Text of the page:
Monday, August 14, 2017

It was a dirty job, and I did it ...

And now, for my most irrelevant and deceptive opening photo to a gardening blog ...

Isn't this helleborus flower nice? It's a bit floppy eared and misshapen, but it is a new addition to our garden, springing into showbiz mode from a helleborus plant which just self-seeded into life in a new spot a year or so ago. Hellebores like to do this "traaa-daaa" stuff, and they are well-known for producing new, sometimes-wonderful and sometimes-weird, flowers from random seedlings.

Why is this irrelevant and deceptive? Well, it has nothing to do with compost, and that's what this blog post is actually all about. 

Last Saturday I spent more than an hour shovelling compost — lots of compost — from one bin to another. It was a dirty job, I was the only one prepared to do it, and it was all very worthwhile. Its main drawback as a blog topic is extremely ugly and dull photographs ... hence the helleborus to start ...

Pictured below is my ancient black "Dalek" compost bin now filled to the brim with beautiful, ready-to-use compost, which I made in my much more efficient tumbler compost bin.
Because you can spin it to aerate the compost, the tumbler bin breaks down the organic matter fairly quickly, but it's a devil of a job getting to the made compost inside the tumbler. So, once every 18 months or so, I do the "Big Transfer" job using a shovel and trug — and garden gloves — and all the made compost is moved over from the tumbler to the Dalek, where it is easy-peasy to scoop into a bucket and add to my vegie beds.

And now for an even more boring photo!

Here's the almost-empty tumbler bin, ready for me to add loads and loads and loads of clippings from the garden and vegie and fruit peelings from the kitchen. I always leave a small amount of made compost in the bottom of the tumbler as a "starter culture", as it has worms and all kinds of helpful bacteria down there that will multiply like crazy and get the composting process roaring along again.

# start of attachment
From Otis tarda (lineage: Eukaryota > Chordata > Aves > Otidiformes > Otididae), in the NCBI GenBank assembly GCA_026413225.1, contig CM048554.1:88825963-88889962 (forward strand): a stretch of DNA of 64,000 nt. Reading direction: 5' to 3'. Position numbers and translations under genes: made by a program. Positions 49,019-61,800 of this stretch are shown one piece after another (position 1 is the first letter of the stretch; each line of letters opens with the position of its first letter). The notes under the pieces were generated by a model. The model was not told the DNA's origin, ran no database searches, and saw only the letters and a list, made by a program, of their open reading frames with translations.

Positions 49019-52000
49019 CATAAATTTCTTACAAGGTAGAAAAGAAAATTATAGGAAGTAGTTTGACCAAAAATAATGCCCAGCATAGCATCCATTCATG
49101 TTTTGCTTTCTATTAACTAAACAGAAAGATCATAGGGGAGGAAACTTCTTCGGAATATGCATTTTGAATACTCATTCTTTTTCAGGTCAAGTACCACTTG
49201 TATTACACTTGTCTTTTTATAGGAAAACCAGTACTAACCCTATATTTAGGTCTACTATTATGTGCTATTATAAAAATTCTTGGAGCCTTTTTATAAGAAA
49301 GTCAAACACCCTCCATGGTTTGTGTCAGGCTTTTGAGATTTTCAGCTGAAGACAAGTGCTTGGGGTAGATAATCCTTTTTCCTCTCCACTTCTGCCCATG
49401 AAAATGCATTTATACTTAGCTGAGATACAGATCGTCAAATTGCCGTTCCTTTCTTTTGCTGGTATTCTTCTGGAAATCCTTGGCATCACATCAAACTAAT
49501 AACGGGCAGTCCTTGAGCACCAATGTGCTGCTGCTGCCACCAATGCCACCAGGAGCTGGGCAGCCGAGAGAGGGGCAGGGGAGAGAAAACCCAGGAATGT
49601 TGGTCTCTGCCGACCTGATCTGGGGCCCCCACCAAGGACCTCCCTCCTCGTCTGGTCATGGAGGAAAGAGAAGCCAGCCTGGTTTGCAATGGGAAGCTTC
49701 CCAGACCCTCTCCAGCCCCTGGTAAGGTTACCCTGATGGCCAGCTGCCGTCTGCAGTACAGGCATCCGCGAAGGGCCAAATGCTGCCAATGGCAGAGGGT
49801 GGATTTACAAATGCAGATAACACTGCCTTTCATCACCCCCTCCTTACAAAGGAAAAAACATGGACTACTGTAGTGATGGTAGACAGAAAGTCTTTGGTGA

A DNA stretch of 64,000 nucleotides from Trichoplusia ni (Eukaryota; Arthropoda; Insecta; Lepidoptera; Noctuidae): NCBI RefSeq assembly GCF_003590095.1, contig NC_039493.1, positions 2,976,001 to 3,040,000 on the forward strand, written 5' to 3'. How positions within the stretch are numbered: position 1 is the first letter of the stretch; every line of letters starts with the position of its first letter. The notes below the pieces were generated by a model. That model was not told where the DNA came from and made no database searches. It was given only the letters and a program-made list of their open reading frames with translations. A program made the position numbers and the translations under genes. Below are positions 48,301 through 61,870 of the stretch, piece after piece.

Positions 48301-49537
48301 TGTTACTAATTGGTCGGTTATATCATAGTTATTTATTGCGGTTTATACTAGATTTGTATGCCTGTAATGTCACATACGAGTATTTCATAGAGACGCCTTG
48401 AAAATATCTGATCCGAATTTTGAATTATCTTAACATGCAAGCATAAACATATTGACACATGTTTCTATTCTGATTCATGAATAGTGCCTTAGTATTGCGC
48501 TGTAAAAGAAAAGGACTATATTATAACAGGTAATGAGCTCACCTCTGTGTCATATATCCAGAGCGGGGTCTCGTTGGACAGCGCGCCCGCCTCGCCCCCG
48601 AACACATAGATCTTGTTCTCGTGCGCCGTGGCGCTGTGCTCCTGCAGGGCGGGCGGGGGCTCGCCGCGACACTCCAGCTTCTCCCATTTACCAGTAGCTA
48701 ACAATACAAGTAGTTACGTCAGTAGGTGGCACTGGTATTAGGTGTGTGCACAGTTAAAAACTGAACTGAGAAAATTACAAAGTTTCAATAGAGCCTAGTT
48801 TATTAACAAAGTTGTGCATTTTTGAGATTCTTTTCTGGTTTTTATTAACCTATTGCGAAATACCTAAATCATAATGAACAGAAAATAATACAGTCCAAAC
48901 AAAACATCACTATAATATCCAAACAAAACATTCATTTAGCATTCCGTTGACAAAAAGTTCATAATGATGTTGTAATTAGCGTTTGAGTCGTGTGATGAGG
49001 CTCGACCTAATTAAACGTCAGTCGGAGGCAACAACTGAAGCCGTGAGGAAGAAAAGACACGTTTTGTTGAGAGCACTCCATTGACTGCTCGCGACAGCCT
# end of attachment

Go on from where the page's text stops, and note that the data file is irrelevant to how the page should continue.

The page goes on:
And so that's what I did on Saturday. Nobody noticed, not even Pam, and when I pointed out to her what a useful job it was, she still wasn't especially impressed. Just another one of my peculiar enthusiasms.

I don't blame her. Compost is pretty boring, even if it is one of the most essential jobs you can do to improve your soil in the long run (not to mention earning brownie points for recycling, which I hope are eventually redeemable at Heaven's Pearly Gates).

Maybe I should see if there is a special society of unheralded compost makers that I could join? No, I'm sure they'd be really boring and would only want to talk about compost, which is too much for even me. I'm happy to talk compost once every 18 months. That's enough.

Next posting, I promise will have nicer photos and be about vegies and flowers, probably ... although I do have some thoughts on mulch I could share ...


Therese said...

Hi Jamie,
I have tried the tumbler to make compost. It was one big stinking failure!The stuff did not brake down but was wet and horrible. I cleaned the tumbler and returned it to Aldi. So, what is your secret????

Jamie said...

Hi Therese, I hope you and Peter are well.

One "trick" with all compost is to add some very dry stuff to it regularly. What I do every week or two is grab a handful or two of my sugar cane mulch from the bag and add it to the mix. This balances out the wet-dry ingredients. All dried leaves that I rake up go into the bin as well.

I find that most of us who try to do composting do so by adding kitchen scraps such as peelings etc from vegies and fruits, so they tend to be very "wet" ingredients as they break down. When they are too wet they turn into awful smelly sludge that will never make compost.

It's a bit like baking a cake. The sugar cane mulch is the flour, and the fruit/vegie scraps are the eggs. You need to get the balance right to "bake" a nice compost "cake".